Oz winemakers hail 2018 Shiraz ‘vintage of the century’

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Drinks: Drinks, Wines
Location: Australasia

If you’re a fan of top-class Shiraz, then you need to pop a note in your diary for two years from now when the Barossa and Clare Valley 2018s start to hit the market.

Winemakers in the valleys north of Adelaide have been lining up to praise what looks like being a superlative 2018 vintage across the region, with Shiraz, in particular, looking truly exceptional.

 

‘Everything we have seen so far is pointing to a five-star vintage that will rival some of best wines we have ever produced,’ said Mitchell Taylor, MD of Wakefield Wines in the Clare Valley.

The vintage was dry, but cooler than average in the run-up to harvest, with small amounts of rain falling throughout the growing season. A lack of extreme weather events around vintage – heat spikes or rainfall – also helped.

White varieties, such as Chardonnay and Riesling are of high quality, but the highest accolades are being reserved for the region’s benchmark reds.

‘The colours and flavour concentrations in the young reds are the best we have seen in a long time,’ said Taylor. ‘The general consensus is that it’s looking like one of the best red vintages of the past decade – for Shiraz, in particular, possibly the past century.’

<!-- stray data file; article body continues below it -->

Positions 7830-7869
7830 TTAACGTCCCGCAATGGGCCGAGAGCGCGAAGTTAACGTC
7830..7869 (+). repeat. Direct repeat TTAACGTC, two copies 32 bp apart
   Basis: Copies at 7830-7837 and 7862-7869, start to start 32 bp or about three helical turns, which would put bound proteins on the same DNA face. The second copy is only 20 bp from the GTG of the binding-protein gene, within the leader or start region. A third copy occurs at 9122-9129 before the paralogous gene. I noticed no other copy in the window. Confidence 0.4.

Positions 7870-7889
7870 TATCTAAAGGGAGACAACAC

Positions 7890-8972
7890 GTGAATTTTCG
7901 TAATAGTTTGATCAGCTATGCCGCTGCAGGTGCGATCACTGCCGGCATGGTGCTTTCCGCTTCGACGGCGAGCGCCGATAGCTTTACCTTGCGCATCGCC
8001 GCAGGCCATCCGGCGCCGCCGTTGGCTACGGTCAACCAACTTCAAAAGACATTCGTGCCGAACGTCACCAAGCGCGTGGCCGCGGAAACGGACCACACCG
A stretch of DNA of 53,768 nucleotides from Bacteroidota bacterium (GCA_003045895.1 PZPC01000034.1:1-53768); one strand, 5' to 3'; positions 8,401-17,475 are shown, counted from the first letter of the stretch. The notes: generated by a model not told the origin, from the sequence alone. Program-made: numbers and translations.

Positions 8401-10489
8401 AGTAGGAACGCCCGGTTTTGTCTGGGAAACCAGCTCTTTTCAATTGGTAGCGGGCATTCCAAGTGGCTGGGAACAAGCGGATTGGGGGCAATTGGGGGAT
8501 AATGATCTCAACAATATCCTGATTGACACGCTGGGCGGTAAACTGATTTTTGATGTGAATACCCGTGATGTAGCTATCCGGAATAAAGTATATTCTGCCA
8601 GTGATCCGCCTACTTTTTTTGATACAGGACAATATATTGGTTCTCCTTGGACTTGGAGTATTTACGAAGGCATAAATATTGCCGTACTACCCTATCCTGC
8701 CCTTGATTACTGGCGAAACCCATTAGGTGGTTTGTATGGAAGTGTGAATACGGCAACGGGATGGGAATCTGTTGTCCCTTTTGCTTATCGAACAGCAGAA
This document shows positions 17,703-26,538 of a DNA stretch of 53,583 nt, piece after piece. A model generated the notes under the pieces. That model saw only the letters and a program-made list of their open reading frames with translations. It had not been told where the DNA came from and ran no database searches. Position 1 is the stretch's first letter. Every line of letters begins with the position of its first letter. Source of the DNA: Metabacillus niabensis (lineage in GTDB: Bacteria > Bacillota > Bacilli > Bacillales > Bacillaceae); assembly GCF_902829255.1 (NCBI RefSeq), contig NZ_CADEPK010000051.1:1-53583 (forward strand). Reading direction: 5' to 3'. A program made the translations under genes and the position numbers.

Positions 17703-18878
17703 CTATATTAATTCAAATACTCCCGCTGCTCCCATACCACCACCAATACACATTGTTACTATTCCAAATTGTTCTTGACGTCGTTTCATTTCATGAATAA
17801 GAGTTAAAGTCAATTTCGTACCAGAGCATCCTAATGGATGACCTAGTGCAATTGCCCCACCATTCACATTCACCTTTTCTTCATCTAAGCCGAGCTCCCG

Tim Dolan, senior winemaker at Peter Lehmann in the Barossa described grape quality as ‘very high across the board.’

‘Highlights have included some small parcels of Barossa Cabernet, Eden Valley Riesling, and of course Shiraz,’ he told Imbibe.

A spokesman for Negociants UK, which import Yalumba, based in the Eden Valley, said early indicators are that it’s ‘superb across the board’.

About Author

Chris Losh

After five years working on My Weekly magazine (during which time he learned how to write horoscopes and make things out of mince) in 1995 Chris Losh entered the world of drinks writing and, despite all advice from his doctor – and the wishes of most South African winemakers – has stayed there ever since. He began on Wine and Spirit International, editing it for several years before moving on to edit Wine Magazine. Both publications have since gone the way of the Dodo, but he claims to have nothing to do with their demise, and his alibi appears solid, since he was freelance writing for anyone who would pay him at the time. In 2007, he helped to set up both Imbibe magazine and the Sommelier Wine Awards, and has spent much of the last three years eating, drinking, and listening to French sommeliers talk about minerality. In 2009 he was shortlisted for the Louis Roederer Feature Writer of the Year, but didn’t win. Perhaps he should have stuck to horoscopes. And mince.

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